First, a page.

El centro del Centro: Ficción e ilusión en el Zócalo de la Ciudad de México
Delgado Velazquez, Humberto
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AbstractThis study analyzes artistic and cultural productions that have contributed to the construction of Mexican national identity through references to the central national space with the official name of the Plaza of the Constitution and popularly known as the Zócalo. The analysis of these works allows for the understanding of several fundamental bases in regards to Mexican identity discourse which has used this public plaza as one of the components to consolidate an idea of nation. This observation of cultural artifacts which have been produced since the 14th century also help to understand the hegemonic groups that have controlled the territory and the diverse social collective that have traditionally used this central plaza for protest and citizen performance. The Zócalo has also been a leitmotiv used to explain some aspects of Mexican essence in the works of intellectuals such as Alfonso Reyes, Salvador Novo, Agustín Yáñez, Octavio Paz, Carlos Fuentes, Carlos Monsiváis, and Emilio Fernández, among many others.
The sheer quantity of works and constant references to the central Mexican plaza makes it pertinent to ask the reason for its permanence within the Mexican identity discourse: who are those who have configured its image as the central space as the most symbolic capital of the country, and why. Reflecting about this plaza also helps us understand some of the behavior of diverse social sectors that have a daily impact in the Mexican public sphere. Because of the characteristics of the Zócalo and the imaginary networks woven and distributed around this plaza, this investigation approaches the theme from the theories of social imaginaries formulated by such authors such as Cornelius Castoriadis, Néstor García Canclini, Roger Bartra, Charles Taylor, Manuel Delgado and Pierre Bourdieu. Using this philosophical framework, this investigation seeks to explain the imaginary construction of this central space as a passage point of mediation, a site of arrival and departure of symbols that affect all hegemonic groups equally—intellectuals, artists and the diverse social collectives that occupy it on a daily basis. With this approach, three chapters have been elaborated that treat three distinct perspectives regarding the Zócalo. The first chapter encompasses the statist perspective from the spheres of power to consolidate the project of Nation-State following the Mexican Revolution.The second forms part of the citizen-centered illusion that reconfigures the plaza as a reaction to the crisis of the political system that controlled it during the 20th century. Finally, the image of the Zócalo is analyzed from the dystopian intellectual vision at the end of the century that calls into question the two previous perspectives.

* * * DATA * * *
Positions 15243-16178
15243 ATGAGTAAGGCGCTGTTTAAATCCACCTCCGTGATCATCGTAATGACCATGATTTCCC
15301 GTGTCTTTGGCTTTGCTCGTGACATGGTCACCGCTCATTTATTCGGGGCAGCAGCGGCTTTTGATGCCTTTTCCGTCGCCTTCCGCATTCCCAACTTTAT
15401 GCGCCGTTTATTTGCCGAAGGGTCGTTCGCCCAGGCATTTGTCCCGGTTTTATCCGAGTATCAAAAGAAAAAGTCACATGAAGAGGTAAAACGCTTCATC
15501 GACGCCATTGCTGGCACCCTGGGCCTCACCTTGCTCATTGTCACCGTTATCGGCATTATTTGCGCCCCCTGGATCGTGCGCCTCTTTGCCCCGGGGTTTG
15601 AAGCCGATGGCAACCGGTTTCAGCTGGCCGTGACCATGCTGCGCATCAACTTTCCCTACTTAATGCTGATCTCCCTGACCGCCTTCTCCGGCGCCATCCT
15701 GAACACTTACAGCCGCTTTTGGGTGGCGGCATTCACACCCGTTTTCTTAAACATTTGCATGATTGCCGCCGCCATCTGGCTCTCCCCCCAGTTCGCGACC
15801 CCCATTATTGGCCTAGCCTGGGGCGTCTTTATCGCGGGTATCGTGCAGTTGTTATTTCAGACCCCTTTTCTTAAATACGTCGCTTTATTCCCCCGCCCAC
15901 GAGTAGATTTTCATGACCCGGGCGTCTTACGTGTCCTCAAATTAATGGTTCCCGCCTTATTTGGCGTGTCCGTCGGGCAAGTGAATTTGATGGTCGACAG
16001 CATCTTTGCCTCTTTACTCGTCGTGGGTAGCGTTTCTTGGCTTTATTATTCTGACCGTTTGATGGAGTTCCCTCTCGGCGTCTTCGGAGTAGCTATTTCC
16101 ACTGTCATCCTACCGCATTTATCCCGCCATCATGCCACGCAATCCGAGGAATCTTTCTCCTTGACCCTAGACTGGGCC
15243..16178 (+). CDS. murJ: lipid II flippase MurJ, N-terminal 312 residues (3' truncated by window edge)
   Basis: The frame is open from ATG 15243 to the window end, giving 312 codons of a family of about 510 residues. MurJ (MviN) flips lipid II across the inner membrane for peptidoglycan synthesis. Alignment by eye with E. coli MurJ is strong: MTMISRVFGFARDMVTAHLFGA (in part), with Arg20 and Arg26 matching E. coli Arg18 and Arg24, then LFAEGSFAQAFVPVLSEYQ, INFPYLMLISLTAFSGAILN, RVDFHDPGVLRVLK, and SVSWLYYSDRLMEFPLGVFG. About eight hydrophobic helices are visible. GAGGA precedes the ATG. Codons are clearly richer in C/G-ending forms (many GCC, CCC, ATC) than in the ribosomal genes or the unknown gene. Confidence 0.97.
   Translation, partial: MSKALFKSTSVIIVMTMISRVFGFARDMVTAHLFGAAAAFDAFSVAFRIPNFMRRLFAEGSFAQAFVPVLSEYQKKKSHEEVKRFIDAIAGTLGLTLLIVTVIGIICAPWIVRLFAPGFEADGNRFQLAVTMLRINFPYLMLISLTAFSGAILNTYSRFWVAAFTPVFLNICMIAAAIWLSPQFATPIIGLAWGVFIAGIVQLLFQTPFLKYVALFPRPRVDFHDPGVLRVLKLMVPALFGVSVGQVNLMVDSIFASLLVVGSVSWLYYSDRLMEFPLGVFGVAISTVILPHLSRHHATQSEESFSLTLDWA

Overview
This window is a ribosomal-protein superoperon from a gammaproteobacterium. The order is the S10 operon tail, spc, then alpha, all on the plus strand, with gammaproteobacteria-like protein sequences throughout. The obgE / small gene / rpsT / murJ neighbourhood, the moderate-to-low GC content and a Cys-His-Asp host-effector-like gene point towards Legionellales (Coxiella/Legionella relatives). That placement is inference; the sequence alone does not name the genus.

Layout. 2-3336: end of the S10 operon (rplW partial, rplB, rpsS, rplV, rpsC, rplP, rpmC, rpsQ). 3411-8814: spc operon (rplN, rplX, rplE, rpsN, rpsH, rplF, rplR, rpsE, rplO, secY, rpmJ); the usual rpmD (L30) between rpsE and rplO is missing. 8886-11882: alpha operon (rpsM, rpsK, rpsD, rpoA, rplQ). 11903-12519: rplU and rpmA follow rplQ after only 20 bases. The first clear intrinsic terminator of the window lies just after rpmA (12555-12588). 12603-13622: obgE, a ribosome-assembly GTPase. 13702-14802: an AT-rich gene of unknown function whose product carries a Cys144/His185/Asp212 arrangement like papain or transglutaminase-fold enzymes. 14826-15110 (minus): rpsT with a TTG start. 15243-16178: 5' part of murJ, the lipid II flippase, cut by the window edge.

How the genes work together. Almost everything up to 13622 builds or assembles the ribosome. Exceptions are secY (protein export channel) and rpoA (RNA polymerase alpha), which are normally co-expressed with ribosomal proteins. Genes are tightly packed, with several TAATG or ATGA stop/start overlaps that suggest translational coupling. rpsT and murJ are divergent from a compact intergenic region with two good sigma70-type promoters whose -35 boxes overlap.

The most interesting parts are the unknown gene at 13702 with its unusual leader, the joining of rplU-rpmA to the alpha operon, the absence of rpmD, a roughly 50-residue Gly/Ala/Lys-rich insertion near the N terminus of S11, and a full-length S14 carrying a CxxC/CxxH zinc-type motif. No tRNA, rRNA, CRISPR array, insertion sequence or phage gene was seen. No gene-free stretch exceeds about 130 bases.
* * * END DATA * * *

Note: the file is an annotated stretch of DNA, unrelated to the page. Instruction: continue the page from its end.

This analysis permits us to fund some constant characteristics with which diverse literary and artistic works construct the Zócalo and turn it into a normative image. The first and fundamental trait, its impulse proclaimed as a central space that provides cohesion to which are added other characteristics like sacredness, monumentality, patrimony, being a space of history, the agora of the polis or center of the national map. Through all these traits, the creation of a pre-reflexive framework foments its use of the image of the Zócalo and reinforces its symbolic capital, which, in spite of being questioned by many authors, does not cease to be the most mystified space of Mexican culture. A reflection on all this permits the creation of an intellectual and emotional distance in regards to a space that continues to be characterized in a dogmatic fashion.
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